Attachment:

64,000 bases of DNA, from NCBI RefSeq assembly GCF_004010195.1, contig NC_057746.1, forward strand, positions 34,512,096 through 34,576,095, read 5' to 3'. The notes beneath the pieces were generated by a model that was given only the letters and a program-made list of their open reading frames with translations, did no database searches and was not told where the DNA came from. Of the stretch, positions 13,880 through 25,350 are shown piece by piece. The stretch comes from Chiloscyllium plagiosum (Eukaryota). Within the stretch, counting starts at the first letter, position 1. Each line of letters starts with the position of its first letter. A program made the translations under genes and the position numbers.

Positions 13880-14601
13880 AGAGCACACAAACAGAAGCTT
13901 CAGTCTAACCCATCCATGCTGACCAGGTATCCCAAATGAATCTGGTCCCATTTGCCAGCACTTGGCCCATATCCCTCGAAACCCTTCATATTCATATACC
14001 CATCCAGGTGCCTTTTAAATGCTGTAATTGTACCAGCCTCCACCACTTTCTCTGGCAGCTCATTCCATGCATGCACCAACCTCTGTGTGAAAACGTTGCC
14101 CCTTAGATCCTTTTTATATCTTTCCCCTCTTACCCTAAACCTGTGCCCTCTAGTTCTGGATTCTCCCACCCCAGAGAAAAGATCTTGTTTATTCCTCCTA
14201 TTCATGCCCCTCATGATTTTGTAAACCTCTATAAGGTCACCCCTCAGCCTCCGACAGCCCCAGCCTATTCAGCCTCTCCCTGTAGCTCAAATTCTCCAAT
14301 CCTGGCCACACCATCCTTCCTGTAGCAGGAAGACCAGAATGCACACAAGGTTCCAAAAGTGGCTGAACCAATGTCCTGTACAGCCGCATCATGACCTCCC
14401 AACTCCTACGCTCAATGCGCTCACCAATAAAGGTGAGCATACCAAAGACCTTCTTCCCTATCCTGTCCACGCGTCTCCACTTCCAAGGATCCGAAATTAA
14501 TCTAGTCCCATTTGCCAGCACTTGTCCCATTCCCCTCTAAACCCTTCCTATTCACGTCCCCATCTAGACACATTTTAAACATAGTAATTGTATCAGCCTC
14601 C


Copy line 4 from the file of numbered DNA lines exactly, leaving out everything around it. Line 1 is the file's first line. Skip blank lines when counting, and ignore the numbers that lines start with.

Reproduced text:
13901 CAGTCTAACCCATCCATGCTGACCAGGTATCCCAAATGAATCTGGTCCCATTTGCCAGCACTTGGCCCATATCCCTCGAAACCCTTCATATTCATATACC